@PublicEvolving public class StatefulSequenceSource extends RichParallelSourceFunction<Long> implements CheckpointedFunction
For the source to be re-scalable, the first time the job is run, we precompute all the elements that each of the tasks should emit and upon checkpointing, each element constitutes its own partition. When rescaling, these partitions will be randomly re-assigned to the new tasks.
This strategy guarantees that each element will be emitted exactly-once, but elements will not necessarily be emitted in ascending order, even for the same tasks.
|Constructor and Description|
Creates a source that emits all numbers from the given interval exactly once.
|Modifier and Type||Method and Description|
Cancels the source.
This method is called when the parallel function instance is created during distributed execution.
Starts the source.
This method is called when a snapshot for a checkpoint is requested.
close, getIterationRuntimeContext, getRuntimeContext, open, setRuntimeContext
public StatefulSequenceSource(long start, long end)
start- Start of the range of numbers to emit.
end- End of the range of numbers to emit.
public void initializeState(FunctionInitializationContext context) throws Exception
public void run(SourceFunction.SourceContext<Long> ctx) throws Exception
SourceFunction.SourceContextto emit elements. Sources that checkpoint their state for fault tolerance should use the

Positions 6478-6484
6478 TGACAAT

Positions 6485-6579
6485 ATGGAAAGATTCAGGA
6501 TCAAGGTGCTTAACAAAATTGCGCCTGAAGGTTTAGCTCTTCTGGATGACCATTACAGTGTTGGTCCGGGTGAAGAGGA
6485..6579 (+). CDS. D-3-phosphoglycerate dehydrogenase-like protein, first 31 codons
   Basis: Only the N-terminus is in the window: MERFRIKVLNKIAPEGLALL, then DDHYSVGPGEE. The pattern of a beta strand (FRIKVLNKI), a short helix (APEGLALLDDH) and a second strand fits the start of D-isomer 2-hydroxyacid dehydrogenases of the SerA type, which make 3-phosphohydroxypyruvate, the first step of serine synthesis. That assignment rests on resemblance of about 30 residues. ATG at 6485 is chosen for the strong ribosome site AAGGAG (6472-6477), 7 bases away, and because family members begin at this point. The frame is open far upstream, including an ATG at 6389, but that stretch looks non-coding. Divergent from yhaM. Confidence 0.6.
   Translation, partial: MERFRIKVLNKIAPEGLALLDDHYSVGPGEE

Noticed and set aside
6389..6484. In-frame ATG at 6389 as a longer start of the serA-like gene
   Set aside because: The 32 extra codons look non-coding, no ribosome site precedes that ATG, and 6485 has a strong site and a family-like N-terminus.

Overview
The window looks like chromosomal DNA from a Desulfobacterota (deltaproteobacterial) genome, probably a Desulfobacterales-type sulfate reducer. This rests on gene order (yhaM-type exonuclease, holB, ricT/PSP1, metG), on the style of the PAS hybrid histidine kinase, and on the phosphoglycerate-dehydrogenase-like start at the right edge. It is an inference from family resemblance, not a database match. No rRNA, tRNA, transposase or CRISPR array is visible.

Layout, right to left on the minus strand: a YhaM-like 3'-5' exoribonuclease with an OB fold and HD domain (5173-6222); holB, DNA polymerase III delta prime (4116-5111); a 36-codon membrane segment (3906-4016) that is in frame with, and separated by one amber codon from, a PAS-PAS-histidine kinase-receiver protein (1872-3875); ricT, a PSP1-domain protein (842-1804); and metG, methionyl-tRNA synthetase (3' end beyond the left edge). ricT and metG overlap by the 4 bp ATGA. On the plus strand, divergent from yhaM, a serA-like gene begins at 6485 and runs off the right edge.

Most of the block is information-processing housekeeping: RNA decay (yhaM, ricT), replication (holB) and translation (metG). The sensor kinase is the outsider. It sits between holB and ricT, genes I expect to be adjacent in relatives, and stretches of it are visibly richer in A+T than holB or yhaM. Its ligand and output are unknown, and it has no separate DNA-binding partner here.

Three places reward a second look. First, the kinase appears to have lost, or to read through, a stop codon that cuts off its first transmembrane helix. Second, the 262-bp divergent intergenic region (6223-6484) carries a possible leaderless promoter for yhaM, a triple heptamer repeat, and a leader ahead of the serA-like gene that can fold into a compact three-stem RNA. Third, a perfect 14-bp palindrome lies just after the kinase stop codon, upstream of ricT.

SourceFunction.SourceContext.getCheckpointLock()checkpoint lock} to ensure consistency between the bookkeeping and emitting the elements.
Sources that implement
CheckpointedFunction must lock on the
SourceFunction.SourceContext.getCheckpointLock() checkpoint lock} checkpoint lock (using a synchronized
block) before updating internal state and emitting elements, to make both an atomic
Refer to the
top-level class docs for an example.
public void cancel()
SourceFunction.run(SourceContext)method. The implementation needs to ensure that the source will break out of that loop after this method is called.
A typical pattern is to have an
"volatile boolean isRunning" flag that is set to
false in this method. That flag is checked in the loop condition.
In case of an ungraceful shutdown (cancellation of the source operator, possibly for
failover), the thread that calls
SourceFunction.run(SourceContext) will also be
interrupted) by the Flink runtime, in order to speed up the cancellation
(to ensure threads exit blocking methods fast, like I/O, blocking queues, etc.). The
interruption happens strictly after this method has been called, so any interruption handler
can rely on the fact that this method has completed (for example to ignore exceptions that
happen after cancellation).
During graceful shutdown (for example stopping a job with a savepoint), the program must
cleanly exit the
SourceFunction.run(SourceContext) method soon after this method was called. The
Flink runtime will NOT interrupt the source thread during graceful shutdown. Source
implementors must ensure that no thread interruption happens on any thread that emits records
SourceContext from the
SourceFunction.run(SourceContext) method; otherwise the
clean shutdown may fail when threads are interrupted while processing the final records.
SourceFunction cannot easily differentiate whether the shutdown should
be graceful or ungraceful, we recommend that implementors refrain from interrupting any
threads that interact with the
SourceContext at all. You can rely on the Flink
runtime to interrupt the source thread in case of ungraceful cancellation. Any additionally
spawned threads that directly emit records through the
SourceContext should use a
shutdown method that does not rely on thread interruption.
public void snapshotState(FunctionSnapshotContext context) throws Exception
FunctionInitializationContextwhen the Function was initialized, or offered now by
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